After the president’s rationale(s) for the war in Iraq fell apart, the White House crafted a post-hoc rationalization for the invasion — the United States was committed, above all else, to spreading democracies and toppling dictators across the globe. For Bush, this met our idealistic goals (spreading freedom), and our practical goals (more democracy means better security).
It was always a dubious proposition, more politically convenient than ideologically heartfelt. Indeed, for all of the president’s talk about democracy being “God’s gift to humanity,” there’s no evidence Bush takes his own principles seriously at all. After Pervez Musharraf’s recent crackdown, which including arrest Supreme Court justices and shutting down independent media, Bush praised Musharraf as “truly is somebody who believes in democracy.” He did not appear to be kidding.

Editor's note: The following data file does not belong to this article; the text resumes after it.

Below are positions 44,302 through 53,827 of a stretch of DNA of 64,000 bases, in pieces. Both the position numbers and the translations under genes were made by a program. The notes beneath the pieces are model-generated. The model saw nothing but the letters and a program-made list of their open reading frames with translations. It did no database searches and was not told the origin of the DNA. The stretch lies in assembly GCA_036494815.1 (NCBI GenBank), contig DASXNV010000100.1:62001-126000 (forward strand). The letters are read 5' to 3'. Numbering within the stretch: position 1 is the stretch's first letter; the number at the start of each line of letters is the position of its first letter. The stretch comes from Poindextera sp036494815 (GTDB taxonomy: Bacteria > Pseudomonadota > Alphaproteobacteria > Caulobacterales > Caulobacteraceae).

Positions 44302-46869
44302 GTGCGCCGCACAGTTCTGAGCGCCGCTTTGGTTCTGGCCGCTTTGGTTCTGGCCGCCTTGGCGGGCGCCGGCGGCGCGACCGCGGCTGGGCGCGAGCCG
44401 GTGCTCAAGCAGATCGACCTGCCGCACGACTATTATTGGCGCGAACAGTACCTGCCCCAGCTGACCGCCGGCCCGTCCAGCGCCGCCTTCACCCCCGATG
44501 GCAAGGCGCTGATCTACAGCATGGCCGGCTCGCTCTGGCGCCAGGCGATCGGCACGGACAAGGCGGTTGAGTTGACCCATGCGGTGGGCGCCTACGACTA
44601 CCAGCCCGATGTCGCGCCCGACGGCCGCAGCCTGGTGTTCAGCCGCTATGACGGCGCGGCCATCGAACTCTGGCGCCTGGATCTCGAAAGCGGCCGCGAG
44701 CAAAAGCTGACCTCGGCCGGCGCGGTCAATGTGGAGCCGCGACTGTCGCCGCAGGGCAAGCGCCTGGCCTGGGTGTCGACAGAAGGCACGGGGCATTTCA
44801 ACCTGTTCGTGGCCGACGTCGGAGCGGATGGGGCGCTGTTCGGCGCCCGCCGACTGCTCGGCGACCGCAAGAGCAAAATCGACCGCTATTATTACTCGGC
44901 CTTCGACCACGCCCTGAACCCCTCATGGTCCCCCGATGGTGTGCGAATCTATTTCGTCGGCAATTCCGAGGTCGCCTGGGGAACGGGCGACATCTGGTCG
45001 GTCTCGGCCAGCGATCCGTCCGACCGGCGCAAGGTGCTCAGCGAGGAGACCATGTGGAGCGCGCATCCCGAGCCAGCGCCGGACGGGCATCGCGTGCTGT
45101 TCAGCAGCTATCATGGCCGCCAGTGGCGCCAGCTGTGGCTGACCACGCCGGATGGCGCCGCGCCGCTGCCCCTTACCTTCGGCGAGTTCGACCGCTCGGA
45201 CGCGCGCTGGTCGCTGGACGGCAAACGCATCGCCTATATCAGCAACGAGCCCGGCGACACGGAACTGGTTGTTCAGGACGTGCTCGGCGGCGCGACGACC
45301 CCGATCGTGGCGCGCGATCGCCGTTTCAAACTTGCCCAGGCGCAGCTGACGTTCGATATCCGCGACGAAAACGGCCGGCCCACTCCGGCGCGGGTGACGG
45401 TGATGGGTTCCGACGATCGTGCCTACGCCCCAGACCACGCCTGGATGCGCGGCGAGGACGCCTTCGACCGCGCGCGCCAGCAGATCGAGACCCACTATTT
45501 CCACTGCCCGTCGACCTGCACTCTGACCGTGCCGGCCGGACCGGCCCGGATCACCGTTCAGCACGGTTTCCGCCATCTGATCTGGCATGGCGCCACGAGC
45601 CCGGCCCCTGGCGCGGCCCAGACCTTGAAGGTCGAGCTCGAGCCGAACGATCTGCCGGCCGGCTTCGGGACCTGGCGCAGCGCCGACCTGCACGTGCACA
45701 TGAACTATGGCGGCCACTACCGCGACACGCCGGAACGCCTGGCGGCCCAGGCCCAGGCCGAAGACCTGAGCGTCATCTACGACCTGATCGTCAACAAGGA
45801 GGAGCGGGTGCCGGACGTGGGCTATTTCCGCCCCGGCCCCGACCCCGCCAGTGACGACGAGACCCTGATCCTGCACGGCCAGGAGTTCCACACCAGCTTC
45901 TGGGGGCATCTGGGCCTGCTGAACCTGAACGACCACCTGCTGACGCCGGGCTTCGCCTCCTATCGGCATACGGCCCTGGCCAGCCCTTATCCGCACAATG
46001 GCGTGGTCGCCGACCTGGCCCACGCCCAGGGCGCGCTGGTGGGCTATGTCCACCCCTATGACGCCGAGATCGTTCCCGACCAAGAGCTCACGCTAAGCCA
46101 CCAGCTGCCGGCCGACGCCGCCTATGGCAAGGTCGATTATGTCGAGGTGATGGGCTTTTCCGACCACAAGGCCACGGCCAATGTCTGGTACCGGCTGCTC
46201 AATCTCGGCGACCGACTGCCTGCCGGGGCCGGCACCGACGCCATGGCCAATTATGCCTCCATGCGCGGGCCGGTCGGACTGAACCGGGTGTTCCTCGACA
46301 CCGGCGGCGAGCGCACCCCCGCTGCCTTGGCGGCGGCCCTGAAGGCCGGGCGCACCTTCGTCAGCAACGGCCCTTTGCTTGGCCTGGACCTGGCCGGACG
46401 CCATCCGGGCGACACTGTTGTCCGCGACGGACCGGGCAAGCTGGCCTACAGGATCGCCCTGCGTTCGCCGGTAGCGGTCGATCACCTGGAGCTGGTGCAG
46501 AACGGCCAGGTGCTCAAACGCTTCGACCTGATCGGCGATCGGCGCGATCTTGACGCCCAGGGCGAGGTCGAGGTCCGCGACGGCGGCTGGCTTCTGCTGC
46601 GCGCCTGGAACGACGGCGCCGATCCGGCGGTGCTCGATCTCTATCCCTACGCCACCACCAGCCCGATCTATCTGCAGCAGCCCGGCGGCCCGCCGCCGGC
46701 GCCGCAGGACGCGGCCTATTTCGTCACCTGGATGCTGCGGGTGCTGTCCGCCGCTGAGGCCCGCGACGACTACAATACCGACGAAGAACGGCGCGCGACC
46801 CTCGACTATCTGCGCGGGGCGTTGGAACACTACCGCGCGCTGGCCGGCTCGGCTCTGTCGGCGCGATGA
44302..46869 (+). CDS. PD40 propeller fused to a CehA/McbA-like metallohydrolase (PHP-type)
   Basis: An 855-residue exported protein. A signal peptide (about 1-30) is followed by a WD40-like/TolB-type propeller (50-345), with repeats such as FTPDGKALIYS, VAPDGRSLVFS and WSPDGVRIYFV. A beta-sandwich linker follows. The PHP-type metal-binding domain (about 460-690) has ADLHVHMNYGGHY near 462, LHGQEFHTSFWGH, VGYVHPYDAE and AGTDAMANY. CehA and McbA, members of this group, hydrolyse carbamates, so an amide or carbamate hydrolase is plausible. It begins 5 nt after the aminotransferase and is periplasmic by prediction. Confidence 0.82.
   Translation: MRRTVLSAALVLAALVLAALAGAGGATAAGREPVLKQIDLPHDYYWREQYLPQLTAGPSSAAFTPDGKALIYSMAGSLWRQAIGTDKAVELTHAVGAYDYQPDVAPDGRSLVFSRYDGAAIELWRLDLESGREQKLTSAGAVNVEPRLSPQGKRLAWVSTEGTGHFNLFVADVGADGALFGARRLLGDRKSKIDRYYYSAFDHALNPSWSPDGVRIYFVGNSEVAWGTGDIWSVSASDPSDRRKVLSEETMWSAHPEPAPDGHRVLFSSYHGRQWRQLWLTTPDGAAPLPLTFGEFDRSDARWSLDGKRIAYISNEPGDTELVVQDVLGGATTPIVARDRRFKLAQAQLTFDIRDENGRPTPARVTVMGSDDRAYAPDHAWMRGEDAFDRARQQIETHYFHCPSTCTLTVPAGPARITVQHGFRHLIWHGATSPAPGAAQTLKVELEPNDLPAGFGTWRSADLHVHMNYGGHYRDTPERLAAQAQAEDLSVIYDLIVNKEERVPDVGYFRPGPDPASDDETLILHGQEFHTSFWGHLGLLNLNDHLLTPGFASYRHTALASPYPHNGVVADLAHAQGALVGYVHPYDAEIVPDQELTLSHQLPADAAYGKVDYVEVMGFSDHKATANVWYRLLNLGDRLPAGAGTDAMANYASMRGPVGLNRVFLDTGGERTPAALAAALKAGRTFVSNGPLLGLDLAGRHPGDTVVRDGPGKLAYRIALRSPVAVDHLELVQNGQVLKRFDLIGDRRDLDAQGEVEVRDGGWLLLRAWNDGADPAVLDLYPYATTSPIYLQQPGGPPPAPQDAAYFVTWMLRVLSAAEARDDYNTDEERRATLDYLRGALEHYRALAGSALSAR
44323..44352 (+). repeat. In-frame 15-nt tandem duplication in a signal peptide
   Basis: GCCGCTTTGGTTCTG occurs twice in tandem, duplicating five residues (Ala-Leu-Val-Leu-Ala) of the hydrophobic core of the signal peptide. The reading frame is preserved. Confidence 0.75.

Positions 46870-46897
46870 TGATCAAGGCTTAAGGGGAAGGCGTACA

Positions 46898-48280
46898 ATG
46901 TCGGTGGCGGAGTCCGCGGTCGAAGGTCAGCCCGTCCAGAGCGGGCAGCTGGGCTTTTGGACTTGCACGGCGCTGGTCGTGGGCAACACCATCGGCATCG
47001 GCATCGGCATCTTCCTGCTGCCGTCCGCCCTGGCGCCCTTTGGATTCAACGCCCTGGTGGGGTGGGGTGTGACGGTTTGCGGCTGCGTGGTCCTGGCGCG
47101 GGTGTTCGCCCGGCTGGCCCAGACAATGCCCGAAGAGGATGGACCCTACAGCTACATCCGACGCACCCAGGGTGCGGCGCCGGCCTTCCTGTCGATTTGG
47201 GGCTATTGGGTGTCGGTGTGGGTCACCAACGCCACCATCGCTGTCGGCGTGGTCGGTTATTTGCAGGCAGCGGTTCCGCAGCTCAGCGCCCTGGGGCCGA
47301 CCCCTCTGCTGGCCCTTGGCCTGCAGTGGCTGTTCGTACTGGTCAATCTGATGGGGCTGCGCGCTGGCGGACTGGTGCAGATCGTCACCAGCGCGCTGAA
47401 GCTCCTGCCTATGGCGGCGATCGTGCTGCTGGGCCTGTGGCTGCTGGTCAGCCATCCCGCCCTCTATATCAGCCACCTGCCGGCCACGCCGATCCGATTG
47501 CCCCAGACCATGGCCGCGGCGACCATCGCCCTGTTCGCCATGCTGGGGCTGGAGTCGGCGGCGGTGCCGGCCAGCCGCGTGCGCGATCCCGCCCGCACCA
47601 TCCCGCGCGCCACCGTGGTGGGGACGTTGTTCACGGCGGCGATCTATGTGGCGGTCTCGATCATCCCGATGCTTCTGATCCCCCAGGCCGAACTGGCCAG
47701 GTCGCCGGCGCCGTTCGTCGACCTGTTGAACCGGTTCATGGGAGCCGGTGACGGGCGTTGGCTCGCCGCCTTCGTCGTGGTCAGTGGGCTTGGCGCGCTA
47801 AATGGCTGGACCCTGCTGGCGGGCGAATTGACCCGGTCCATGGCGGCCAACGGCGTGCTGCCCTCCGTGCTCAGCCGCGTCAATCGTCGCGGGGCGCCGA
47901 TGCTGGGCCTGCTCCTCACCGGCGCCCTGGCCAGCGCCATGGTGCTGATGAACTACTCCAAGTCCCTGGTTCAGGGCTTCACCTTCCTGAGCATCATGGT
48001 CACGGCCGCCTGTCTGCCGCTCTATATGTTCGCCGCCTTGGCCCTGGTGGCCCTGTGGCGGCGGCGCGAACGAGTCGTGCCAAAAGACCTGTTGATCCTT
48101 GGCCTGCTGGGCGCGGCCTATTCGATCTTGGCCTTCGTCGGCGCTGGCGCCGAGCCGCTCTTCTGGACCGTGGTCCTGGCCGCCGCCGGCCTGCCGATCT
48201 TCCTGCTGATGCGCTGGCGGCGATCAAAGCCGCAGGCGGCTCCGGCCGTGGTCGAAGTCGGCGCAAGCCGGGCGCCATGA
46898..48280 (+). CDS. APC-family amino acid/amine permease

As Newsweek’s Michael Hirsh explained, the president’s trip to the Middle East this week hammered this point home.
A day after George W. Bush gave his big democracy speech and declared the opening of “a great new era … founded on the equality of all people” — a line he delivered at the astonishingly opulent Emirates Palace hotel, where most of the $2,450-a-night suites are reserved for visiting royals — the president flew to Saudi Arabia on Monday. There he planned to spend a day with King Abdullah at his ranch, where the monarch keeps 150 Arabian stallions for his pleasure, and thousands of goats and sheep “bred to feed the guests at the King’s royal banquets,” as the White House put it in the “press kit” it handed out to reporters on the eve of the president’s eight-day Mideast tour. Bush was also expected to take time out to meet with a group of “Saudi entrepreneurs.”
What could not be found on Bush’s schedule was one Saudi dissident or political activist, much less a democrat.
What a surprise.